2703: Paper Title
Title text: CONFLICT OF INTEREST STATEMENT: The authors hope these results are correct because we all want to be cool people who are good at science.
| This explanation may be incomplete or incorrect: Created by a MICROBE TRYING TO LURE YOU WITH CLICKBAIT. Do NOT click this tag too soon.|
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Many if not most scientific research papers present a hypothesis and the result of testing the hypothesis. It is a common misconception that only that kind of research should be considered "science", but it is one of the key elements of the scientific method. Scientific papers should also have titles which describe the content of the papers, which may or may not reflect the full hypothesis in some abbreviated form. See also 2456: Types of Scientific Paper.
Cueball is writing a research paper with a clickbait, puffery and insufficiently descriptive title of "Check out this cool microbe we found." His colleague Megan asks him whether science is supposed to be about formulating a hypothesis and testing it. Cueball agrees, changing the title to "Is our lab really good at finding cool microbes? Some preliminary data." However, that is still an overly promotional and insufficiently descriptive clickbait title, purporting to be a study of the authors' own competence, which would be highly unusual because of the lack of objectivity due to the authors being the subject of investigation. Clickbait is a recurring theme on xkcd, recently considered within science publications in 2001: Clickbait-Corrected p-Value. The title of a research article describing a novel organism will often contain the author(s) proposed Linnaean name for it, which is granted as their prerogative within certain limitations.
Empirical investigations and analysis papers almost always state and test a hypothesis, but there are many kinds of scientific papers which usually do not, including literature reviews, which qualitatively summarize the results of other papers; meta-analyses, which quantitatively summarize the results and quality of other work; observational reports (or case studies — not to be confused with observational studies, a kind of empirical analysis), which present data and a chronicle of its collection often without analysis, testing, or interpretation; conference papers, which present preliminary work without peer review; definition papers, which attempt to formalize terms used in divergent ways in prior work; syntheses, which present alternative views combining multiple and often conflicting concepts; comparative studies, which compare and contrast a class of concepts; interpretive papers, showing a different perspective on previous work; technical reports, which may present information on a specific procedural topic or progress and results, if any, in a field; opinion and editorial essays, which are intended to argue a point of view persuasively; book reviews, which summarize monographs or biographies; and grant proposals, which make the case for funding a project. Mathematical or logic research papers which don't involve empirical observations or uncertainty would be considered technical reports in other fields. Engineering work can be reported as an empirical investigation or a technical report. Empirical research articles which do present and test a hypothesis are usually written in American Psychological Association (APA) style.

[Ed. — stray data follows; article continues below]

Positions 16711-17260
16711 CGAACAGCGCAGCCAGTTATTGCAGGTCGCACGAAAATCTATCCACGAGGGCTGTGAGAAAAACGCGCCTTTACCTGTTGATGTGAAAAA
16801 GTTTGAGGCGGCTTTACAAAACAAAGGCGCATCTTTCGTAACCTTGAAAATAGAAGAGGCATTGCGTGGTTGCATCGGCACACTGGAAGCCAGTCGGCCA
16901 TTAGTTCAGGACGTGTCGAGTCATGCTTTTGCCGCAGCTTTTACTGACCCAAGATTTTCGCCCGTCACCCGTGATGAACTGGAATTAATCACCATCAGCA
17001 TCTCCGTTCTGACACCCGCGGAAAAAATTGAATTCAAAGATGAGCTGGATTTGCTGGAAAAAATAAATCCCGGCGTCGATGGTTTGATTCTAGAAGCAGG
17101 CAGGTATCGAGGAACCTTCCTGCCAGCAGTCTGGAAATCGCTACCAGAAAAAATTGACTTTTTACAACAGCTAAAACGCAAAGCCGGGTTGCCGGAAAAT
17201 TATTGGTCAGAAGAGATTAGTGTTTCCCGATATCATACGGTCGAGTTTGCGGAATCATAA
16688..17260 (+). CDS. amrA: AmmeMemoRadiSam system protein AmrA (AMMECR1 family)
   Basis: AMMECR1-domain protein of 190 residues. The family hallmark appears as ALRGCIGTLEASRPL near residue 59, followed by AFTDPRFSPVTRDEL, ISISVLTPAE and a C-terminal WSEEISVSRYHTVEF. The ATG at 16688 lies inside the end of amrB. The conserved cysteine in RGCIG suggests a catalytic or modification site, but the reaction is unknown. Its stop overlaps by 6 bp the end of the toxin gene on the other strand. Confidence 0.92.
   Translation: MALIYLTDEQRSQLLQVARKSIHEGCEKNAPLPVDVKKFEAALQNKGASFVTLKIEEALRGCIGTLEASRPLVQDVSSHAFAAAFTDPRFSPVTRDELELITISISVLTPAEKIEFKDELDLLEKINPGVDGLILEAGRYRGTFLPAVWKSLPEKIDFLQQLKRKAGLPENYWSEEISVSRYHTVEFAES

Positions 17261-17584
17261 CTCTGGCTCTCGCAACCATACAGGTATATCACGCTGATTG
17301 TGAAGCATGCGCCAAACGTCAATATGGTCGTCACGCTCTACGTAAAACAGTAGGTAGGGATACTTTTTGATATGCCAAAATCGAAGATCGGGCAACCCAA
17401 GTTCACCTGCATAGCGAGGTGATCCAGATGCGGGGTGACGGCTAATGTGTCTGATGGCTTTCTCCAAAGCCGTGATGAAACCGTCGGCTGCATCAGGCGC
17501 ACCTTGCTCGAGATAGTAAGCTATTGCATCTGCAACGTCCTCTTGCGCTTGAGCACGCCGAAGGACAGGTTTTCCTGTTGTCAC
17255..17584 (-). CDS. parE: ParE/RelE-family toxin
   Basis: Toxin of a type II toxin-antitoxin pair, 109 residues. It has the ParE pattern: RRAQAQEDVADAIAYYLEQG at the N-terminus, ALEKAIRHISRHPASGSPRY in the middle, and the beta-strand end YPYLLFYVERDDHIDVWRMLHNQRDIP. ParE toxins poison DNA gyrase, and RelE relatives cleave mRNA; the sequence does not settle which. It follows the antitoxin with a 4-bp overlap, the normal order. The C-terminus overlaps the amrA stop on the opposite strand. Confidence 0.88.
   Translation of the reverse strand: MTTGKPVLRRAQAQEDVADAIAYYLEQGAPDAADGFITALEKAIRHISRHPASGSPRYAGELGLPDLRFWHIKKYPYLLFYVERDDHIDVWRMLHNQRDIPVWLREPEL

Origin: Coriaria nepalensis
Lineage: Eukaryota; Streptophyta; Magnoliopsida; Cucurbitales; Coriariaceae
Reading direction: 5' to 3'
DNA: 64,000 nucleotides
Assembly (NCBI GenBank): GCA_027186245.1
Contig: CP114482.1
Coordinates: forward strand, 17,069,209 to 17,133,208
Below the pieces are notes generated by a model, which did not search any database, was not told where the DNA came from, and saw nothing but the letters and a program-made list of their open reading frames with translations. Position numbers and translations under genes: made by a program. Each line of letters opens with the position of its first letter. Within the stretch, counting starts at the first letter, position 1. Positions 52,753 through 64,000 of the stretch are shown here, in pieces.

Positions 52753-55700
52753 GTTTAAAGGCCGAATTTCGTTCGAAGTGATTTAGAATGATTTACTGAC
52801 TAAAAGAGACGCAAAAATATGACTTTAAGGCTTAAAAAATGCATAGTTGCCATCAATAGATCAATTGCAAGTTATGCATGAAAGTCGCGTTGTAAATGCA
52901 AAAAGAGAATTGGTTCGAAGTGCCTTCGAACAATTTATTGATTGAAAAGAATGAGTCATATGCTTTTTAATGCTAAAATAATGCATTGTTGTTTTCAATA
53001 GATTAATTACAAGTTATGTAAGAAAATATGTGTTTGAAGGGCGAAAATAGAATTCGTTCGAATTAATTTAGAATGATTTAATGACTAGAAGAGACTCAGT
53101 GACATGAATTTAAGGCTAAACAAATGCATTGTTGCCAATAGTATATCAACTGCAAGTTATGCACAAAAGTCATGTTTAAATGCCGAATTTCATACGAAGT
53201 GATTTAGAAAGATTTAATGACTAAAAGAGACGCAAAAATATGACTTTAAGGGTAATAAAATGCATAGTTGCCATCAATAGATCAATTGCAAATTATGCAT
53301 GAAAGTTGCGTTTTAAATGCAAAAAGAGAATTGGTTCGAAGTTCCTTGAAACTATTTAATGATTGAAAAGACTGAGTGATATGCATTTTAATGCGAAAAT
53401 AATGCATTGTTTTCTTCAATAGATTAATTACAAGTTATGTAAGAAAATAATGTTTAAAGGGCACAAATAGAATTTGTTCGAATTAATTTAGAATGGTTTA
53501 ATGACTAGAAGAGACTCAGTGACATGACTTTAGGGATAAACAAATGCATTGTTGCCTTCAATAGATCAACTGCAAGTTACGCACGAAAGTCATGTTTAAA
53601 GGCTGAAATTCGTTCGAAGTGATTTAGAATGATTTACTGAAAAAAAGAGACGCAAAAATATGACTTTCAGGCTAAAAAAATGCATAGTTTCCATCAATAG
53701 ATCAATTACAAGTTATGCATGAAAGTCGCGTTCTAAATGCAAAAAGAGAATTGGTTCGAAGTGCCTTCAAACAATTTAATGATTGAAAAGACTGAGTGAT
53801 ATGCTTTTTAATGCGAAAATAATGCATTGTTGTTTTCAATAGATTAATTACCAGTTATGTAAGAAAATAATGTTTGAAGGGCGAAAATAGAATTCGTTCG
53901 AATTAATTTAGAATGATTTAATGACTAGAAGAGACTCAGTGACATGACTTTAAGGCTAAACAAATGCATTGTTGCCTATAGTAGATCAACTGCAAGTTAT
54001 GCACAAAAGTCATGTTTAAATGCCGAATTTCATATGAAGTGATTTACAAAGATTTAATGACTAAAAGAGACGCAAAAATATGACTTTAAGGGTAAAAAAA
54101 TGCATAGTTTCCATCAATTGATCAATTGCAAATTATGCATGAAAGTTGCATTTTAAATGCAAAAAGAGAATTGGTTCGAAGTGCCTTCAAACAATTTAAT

Cueball seems to want to author an observational report, but Megan would prefer an empirical investigation or analysis, perhaps because they may be more likely to be accepted by peer reviewed journals, and as such are more prestigious than mere conference papers, "letters" or "communications" as observational reports are often published. However, research articles describing the discovery of new microbes in prestigious peer-reviewed journals are often published as observational reports, so Megan's concerns may be unfounded; even if so, the editors of any reputable journal would almost certainly require a far more descriptive and less overtly promotional title from Cueball. The question remains whether an initial submission with a catchy clickbait title might get more prompt attention from editors and reviewers.
In the title text, a conflict of interest statement says that the authors hope their results are correct because "we all want to be cool people who are good at science." A scientific publication's potential conflict of interest usually refers to the authors' financial, familial, or other external interests in the research outcomes. The disclosure statement does not describe a conflict between the authors' extrinsic motivations and factors influencing the accuracy and neutrality of their work; in fact it claims the opposite, an alignment between their intrinsic motivations and the goal of producing high quality work, which should go without saying.
- [Megan is standing behind and looking over the shoulder of Cueball who is sitting in his office chair at his desk typing on the keyboard. A line from the keyboard goes up to text boxes above them, showing a paper title followed by a cursor:]
- Paper title:
- Check out this cool microbe we found|
- [Pan to only showing Megan who has taken a hand up to her chin. Cueball replies from off-panel.]
- Megan: Isn’t science supposed to be about formulating a hypothesis and then testing it?
- Cueball - off panel: Oh. Yeah, I guess.
- [Same setting as in the first panel, but now the title has changed:]
- Paper title:
- Is our lab really good at finding cool microbes? Some preliminary data|
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